In Massachusetts Senate debate, time for Gomez to come out swinging
Both Rep. Edward Markey and Gabriel Gomez need to break stereotypes in Wednesday's debate. But with Gomez behind, he has more work to do to win the Massachusetts Senate seat.
As the candidates in the special election to fill John Kerry’s Senate seat in Massachusetts go head-to-head in their first televised debate Wednesday night, both will be looking to keep the reputations they’ve developed in their early weeks on the campaign trail from fossilizing in voters’ minds.
For Rep. Edward Markey, a stiff and slightly awkward 18-term congressman, that will mean showing that he’s not just a stock character Massachusetts Democrat who expects to sweep to victory on the strength of the party’s massive demographic advantage. Instead, he’ll try to prove to voters that he wants this seat, and perhaps more importantly, that he’s earned it.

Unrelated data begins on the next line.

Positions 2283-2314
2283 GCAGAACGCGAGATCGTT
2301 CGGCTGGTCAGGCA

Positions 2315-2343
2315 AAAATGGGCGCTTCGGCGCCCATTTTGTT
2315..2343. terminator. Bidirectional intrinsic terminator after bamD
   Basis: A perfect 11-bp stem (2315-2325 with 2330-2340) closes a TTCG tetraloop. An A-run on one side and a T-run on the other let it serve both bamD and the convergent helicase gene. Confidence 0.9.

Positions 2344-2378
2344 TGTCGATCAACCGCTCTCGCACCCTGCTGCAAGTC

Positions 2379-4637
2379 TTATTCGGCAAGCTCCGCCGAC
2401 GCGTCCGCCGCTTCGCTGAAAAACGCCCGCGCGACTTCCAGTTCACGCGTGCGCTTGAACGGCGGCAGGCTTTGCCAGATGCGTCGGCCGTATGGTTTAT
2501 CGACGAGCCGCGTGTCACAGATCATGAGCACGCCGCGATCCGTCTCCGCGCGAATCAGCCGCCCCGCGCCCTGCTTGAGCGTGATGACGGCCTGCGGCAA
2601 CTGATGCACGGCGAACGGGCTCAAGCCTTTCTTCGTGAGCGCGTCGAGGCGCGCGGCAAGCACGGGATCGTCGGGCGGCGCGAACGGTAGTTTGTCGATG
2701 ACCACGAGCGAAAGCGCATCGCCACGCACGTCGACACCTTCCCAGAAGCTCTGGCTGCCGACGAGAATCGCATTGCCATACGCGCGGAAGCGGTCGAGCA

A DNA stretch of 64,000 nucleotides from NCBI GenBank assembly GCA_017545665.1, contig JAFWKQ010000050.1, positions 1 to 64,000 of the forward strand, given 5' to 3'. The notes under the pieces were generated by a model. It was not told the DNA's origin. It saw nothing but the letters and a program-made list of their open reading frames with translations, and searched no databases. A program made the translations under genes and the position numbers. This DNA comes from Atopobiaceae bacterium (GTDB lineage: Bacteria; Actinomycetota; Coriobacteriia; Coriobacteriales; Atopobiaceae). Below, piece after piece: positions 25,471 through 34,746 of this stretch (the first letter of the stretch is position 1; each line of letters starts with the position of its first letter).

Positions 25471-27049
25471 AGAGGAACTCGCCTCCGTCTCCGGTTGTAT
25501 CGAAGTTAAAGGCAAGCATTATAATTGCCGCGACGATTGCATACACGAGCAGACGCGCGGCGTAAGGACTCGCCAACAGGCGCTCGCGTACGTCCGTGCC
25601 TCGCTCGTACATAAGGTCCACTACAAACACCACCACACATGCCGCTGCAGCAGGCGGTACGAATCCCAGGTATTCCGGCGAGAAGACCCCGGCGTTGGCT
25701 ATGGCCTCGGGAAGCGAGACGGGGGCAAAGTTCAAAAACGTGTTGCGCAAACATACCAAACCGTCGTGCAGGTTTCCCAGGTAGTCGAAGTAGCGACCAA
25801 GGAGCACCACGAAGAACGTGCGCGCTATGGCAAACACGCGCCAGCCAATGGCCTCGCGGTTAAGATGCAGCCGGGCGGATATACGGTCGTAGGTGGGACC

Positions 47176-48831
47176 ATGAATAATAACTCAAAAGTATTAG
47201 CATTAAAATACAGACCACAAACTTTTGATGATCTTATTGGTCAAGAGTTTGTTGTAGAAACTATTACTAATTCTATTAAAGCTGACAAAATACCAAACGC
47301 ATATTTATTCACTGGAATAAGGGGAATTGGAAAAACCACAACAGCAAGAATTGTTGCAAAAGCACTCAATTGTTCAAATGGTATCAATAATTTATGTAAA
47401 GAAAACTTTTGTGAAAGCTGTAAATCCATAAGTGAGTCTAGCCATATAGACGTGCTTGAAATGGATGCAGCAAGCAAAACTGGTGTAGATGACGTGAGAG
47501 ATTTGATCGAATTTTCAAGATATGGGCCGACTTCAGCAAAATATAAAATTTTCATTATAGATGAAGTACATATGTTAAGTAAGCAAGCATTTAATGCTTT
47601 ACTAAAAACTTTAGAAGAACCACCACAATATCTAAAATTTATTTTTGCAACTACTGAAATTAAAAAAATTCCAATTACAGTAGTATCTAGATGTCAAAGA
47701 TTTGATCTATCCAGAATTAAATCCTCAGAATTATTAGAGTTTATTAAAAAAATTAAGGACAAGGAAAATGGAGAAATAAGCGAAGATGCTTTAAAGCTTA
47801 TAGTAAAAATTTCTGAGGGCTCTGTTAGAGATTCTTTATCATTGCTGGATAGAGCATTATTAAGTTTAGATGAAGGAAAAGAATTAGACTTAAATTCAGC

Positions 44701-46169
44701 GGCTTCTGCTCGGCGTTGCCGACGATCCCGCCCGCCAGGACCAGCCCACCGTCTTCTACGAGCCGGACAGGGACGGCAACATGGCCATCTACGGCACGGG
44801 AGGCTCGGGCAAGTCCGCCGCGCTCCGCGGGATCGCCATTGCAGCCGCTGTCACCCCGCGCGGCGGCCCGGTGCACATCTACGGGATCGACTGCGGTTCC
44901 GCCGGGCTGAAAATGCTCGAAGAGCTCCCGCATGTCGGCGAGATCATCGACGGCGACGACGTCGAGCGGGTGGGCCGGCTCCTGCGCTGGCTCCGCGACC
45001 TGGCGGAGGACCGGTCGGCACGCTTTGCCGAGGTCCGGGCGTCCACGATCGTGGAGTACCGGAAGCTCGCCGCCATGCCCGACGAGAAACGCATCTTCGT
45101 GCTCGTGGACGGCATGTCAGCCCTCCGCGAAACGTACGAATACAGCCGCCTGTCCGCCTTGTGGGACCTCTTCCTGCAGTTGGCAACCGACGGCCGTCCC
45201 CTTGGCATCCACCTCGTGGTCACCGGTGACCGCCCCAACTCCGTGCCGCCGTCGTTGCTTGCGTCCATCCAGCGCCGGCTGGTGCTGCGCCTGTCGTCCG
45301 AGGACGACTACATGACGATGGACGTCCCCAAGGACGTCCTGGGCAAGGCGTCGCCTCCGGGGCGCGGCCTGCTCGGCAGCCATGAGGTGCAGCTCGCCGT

On the other hand, for Republican Gabriel Gomez, a charming businessman and former Navy SEAL but political novice, the goal will be to make himself look senatorial: informed, articulate, and confrontation-ready.
And there’s an added challenge. The two men will have to do all this on a sunny June evening – hardly prime political season in Massachusetts – with home games by both the Red Sox and the Bruins only a channel flip away.
Indeed, both candidates will spend tonight not only making the case for their candidacies, but for the importance of the election itself, says Spencer Kimball, a campaign consultant who also teaches in the communication studies department at Emerson College in Boston.
“People are confused about what’s at issue here, and that works in Markey’s favor because you don’t have many Democrats looking to jump ship,” he says. “But this debate gives Gomez the opportunity to make the case to independent voters that he’s a viable candidate, and that if they want to know more, they should keep tuning in.”
Hooking in independent voters has been a major strategy so far for Mr. Gomez, who has spent the early days of the race pounding the pavement across the state, racking up scores of visits to diners, factories, and small businesses.